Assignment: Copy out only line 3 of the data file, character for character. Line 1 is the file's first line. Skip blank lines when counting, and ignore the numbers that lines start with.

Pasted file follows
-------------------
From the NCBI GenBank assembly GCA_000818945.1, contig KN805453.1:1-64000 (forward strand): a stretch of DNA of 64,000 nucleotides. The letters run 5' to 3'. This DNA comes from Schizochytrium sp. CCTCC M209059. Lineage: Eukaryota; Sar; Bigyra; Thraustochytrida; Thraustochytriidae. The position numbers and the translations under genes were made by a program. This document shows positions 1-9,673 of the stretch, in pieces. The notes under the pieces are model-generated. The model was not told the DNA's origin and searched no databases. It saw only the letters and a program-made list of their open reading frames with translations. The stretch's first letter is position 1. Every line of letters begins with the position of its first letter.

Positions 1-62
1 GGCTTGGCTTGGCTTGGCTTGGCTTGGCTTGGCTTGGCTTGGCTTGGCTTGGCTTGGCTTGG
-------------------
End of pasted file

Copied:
1 GGCTTGGCTTGGCTTGGCTTGGCTTGGCTTGGCTTGGCTTGGCTTGGCTTGGCTTGGCTTGG